The most successful result, however, was with one of the daughters-in-law, who by chance has lived within my same neighborhood for decades. I found contact information including the telephone number and address in a phone directory, and started off by writing a simple letter and including some current photographs of the interior and exterior of the house. I did not receive a response, so after a couple of months I made a simple phone call. On the receiving end was the daughter-in-law, who was delightful to talk to, who HAD received my letter (but had not responded only because she assumed she had no useful information for me), and who proceeded to have a very nice conversation with me about what I've found to date and about what she recalled.

I'll remind you to approach living persons respectfully, of course. After all, they are not at all expecting it. I find that most people are receptive to reconnecting with the past and to sharing with you, but it's worth reminding that some may not. The ideal scenario, of course, is that the descendants you contact are as excited to share what they know as you are to hear it. In these cases you will likely need to do little to spur the floodgates to open. If they are less enthusiastic or responsive, I find it worth giving folks some space if they are not immediately forthcoming with a ton of information. Make it clear that you are willing to bear the cost of reproducing any documents or photographs they are willing to share. Whether you initially make contact via telephone, snail mail, or email, send them a gentle reminder letter/email, perhaps with a single new question. Asking 20 different questions all at once may be too overwhelming. If you write, include a self-address stamped envelope for them to write you back (this may have been helpful for me to include on my first letter)-- make it as simple as possible for those you are corresponding with to write you back. Be patient, and you will likely be rewarded. You MAY even be rewarded with some old photographs of your home!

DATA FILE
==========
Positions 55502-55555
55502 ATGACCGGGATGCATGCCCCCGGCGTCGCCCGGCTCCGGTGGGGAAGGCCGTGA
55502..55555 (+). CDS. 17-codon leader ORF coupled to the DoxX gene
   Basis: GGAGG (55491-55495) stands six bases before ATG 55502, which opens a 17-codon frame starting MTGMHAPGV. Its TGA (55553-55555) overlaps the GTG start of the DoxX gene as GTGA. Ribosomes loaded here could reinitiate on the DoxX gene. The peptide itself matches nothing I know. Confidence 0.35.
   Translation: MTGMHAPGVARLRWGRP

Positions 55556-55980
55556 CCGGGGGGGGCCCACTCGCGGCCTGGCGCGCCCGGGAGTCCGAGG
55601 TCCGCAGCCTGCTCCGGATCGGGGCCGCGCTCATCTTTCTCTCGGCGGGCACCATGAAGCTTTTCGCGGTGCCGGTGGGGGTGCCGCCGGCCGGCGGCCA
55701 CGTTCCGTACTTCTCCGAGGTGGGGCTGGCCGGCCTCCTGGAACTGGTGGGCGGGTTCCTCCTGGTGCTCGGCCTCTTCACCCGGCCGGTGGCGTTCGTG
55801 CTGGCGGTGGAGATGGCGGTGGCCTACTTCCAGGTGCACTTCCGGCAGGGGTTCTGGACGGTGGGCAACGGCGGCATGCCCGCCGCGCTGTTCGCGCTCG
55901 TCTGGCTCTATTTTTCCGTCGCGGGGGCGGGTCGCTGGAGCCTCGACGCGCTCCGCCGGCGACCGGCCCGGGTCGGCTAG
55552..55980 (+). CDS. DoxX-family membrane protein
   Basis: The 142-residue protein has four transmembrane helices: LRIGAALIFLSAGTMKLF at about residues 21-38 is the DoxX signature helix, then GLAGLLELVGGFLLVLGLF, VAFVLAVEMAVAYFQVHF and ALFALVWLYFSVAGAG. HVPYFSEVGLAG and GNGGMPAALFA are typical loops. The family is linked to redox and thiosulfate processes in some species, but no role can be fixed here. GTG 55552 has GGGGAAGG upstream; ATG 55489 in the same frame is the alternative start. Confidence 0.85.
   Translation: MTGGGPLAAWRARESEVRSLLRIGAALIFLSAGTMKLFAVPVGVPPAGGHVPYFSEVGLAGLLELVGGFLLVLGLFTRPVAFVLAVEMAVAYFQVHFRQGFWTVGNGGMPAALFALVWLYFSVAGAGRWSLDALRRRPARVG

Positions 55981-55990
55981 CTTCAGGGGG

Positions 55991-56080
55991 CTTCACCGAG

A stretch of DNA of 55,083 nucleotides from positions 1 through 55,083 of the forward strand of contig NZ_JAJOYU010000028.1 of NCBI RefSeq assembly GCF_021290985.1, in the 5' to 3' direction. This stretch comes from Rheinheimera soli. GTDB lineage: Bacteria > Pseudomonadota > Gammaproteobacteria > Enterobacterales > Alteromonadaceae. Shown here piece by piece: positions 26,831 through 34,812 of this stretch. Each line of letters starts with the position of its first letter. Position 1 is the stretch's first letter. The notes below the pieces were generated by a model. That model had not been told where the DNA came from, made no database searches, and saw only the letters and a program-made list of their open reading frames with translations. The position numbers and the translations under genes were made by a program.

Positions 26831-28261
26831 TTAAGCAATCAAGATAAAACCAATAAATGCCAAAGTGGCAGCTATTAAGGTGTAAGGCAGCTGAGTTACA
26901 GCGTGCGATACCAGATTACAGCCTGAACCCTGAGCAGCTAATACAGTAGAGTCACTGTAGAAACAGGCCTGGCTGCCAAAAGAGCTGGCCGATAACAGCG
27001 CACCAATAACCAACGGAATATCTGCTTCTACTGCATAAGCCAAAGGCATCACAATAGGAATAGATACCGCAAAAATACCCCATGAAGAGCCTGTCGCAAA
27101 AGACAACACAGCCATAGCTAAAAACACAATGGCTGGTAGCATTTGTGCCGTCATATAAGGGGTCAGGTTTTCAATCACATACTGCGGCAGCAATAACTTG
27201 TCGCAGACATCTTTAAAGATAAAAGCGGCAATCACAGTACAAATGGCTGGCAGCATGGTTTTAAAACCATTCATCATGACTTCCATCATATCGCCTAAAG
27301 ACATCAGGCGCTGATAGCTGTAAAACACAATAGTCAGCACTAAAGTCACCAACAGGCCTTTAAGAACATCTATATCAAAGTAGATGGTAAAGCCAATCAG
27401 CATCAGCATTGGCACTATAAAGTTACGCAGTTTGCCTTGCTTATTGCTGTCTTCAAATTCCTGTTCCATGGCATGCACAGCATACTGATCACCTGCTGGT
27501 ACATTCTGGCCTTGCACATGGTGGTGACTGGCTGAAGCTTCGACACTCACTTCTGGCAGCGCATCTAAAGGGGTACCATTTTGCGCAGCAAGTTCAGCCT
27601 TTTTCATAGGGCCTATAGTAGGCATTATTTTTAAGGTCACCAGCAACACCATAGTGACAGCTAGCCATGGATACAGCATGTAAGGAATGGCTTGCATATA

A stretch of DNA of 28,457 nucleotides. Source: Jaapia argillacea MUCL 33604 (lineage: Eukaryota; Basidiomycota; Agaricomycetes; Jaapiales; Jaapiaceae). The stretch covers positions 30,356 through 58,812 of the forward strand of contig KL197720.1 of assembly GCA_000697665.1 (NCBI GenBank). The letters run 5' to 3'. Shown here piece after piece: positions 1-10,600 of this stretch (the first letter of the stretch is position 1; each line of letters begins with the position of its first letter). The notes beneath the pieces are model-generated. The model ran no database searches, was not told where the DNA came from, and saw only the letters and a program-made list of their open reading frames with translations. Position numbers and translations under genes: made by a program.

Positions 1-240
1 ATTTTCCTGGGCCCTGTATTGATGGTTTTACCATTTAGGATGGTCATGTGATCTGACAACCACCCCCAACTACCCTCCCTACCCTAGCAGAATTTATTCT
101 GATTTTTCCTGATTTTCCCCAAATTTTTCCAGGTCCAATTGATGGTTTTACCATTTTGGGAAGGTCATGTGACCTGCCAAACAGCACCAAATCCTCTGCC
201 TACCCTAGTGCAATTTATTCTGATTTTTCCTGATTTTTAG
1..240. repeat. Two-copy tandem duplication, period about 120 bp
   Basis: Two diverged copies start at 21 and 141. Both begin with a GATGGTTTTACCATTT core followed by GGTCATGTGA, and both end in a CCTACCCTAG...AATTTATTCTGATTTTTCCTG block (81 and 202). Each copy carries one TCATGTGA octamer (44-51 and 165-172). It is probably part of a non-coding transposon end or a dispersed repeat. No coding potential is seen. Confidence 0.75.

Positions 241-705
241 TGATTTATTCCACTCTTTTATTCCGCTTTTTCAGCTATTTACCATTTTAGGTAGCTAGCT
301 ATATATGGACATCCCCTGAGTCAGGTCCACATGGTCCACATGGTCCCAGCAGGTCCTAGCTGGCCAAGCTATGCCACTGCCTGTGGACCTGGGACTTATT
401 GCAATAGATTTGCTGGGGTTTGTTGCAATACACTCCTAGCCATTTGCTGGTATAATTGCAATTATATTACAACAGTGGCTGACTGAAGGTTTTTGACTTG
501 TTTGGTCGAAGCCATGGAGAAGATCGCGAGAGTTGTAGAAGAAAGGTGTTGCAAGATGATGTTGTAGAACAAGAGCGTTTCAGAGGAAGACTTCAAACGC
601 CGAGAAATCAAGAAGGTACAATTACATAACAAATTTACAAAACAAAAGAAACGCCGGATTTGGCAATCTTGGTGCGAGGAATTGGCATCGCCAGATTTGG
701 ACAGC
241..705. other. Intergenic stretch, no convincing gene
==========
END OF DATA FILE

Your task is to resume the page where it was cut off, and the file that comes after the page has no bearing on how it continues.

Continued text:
1. I knocked the on the door of my old family home in 1985 (we had moved away in 1963) and the current owner was more than happy to welcome me into the home and show me around. She loved hearing stories about the house and I told her about renovations and structural changes that I recognized during my tour. I'd like to do that again if I get back to New Jersey anytime soon.

    1. Thanks for sharing Linda! I think you are much more likely to encounter an open door than a closed door. After all, we are all merely stewards of these old homes. Nothing ventured, nothing gained.